Ai Weiwei will present Human Flow

The artist and director will be at Lucerna for the premiere of the film

Chinese contemporary artist Ai Weiwei will present the Czech premiere of his film Human Flow at kinoLucerna on Dec. 14 at 7:30. The artist, as well as National Gallery director Jiří Fajt, will also be present for a discussion in English after the film. The 140-minute documentary is in English with Czech subtitles.

The National Gallery is behind the screening. The film is being shown in conjunction with Ai Weiwei’s large-scale installation called Law of the Journey, which is at Veletržní palác until Jan. 7, 2018. The main part of the exhibition is a long, oversized raft made of black rubber, filled with anonymous figures and taking up one of the larger open spaces of Veletržní palác.

“There’s no refugee crisis, but only a human crisis. … In dealing with refugees we’ve lost our very basic values,” Ai Weiwei said of his installation. “In this time of uncertainty, we need more tolerance, compassion, and trust for each other since we all are one. Otherwise, humanity will face an even bigger crisis.”

In the film Human Flow, Ai Weiwei looks at the current refugee crisis and the impact on those involved. The artist followed human stories over the course of one year in 23 countries including Afghanistan, France, Greece, Germany, and Iraq.

The film had its world premiere at the Venice Film Festival in September and is slowly making its way around the world.

The film has earned mostly positive reviews. “Ai Weiwei has made something beautiful: Human Flow is neither indulgent nor pedantic, but clear-eyed in its view of the enormity of the crisis too vast for most of us to comprehend,” Murray Whyte said in the Toronto Star.

The human aspect appealed to many viewers. “Through brief but intimate exchanges, Ai brings the individuals behind the statistics into focus,” Wendy Ide said in the UK’s Observer.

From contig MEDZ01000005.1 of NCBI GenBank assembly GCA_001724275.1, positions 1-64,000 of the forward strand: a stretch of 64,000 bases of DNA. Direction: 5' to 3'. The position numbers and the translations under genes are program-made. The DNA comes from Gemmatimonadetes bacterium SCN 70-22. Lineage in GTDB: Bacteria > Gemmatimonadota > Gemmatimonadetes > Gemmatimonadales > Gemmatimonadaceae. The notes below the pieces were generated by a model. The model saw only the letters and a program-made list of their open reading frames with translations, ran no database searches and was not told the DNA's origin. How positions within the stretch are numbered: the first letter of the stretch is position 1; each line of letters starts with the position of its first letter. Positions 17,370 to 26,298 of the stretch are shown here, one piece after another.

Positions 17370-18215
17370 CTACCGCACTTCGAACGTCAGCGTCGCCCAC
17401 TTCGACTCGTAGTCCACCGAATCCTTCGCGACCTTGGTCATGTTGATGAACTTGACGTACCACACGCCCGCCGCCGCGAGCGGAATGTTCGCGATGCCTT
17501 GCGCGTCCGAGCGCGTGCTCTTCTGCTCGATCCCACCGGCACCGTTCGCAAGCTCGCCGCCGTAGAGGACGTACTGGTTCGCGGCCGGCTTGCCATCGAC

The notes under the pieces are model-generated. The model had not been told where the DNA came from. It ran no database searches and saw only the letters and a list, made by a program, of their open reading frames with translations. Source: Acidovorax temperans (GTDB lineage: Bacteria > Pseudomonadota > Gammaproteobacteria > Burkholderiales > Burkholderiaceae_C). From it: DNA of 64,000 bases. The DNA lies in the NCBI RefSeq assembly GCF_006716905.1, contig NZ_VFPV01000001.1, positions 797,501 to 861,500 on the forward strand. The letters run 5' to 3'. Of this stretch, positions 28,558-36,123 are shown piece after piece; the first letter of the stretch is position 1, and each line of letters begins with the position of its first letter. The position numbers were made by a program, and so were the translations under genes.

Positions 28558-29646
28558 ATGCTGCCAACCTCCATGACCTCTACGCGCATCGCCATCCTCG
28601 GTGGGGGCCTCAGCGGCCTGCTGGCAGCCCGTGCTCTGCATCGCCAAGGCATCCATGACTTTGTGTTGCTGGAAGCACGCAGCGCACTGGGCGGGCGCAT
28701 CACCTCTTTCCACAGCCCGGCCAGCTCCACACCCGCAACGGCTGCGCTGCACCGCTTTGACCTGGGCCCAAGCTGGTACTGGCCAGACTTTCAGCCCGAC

Some critics commented on the length but still praised the film. “Ai's long series of desolate vistas is more exhausting than seems necessary. Still, there's much to be said for a film that gives such a strong sense of how vast the refugee problem is,” Edward Porter said in the UK’s Sunday Times.

Ai Weiwei was last in Prague for the opening of his Law of the Journey exhibition in March. He previously showed his Circle of Animals / Zodiac Heads in front of Veletržní palác.

He is China’s best-known contemporary artist and one of the most significant artists worldwide. In the 1970s, he became a part of the influential Chinese avant-garde artistic collective the Stars (Xingxing), whose famous 1979 unofficial exhibition was shut down by government officials.

He immigrated to the US in 1981, where, living mostly in New York for over a decade, he developed an interest in readymade sculpture, commercial imagery, and conceptual art.

In addition to visual art, he has also undertaken a career in architecture and has long been involved in political activism.

He has received a number of prestigious international awards, including the Human Rights Foundation’s 2012 Václav Havel Prize for Creative Dissent, the 2013 Appraiser’s Association Award for Excellence in the Arts, and Amnesty International’s 2015 Ambassador of Conscience Award.

For more information on Human Flow, visit www.facebook.com/events or www.kinolucerna.cz.

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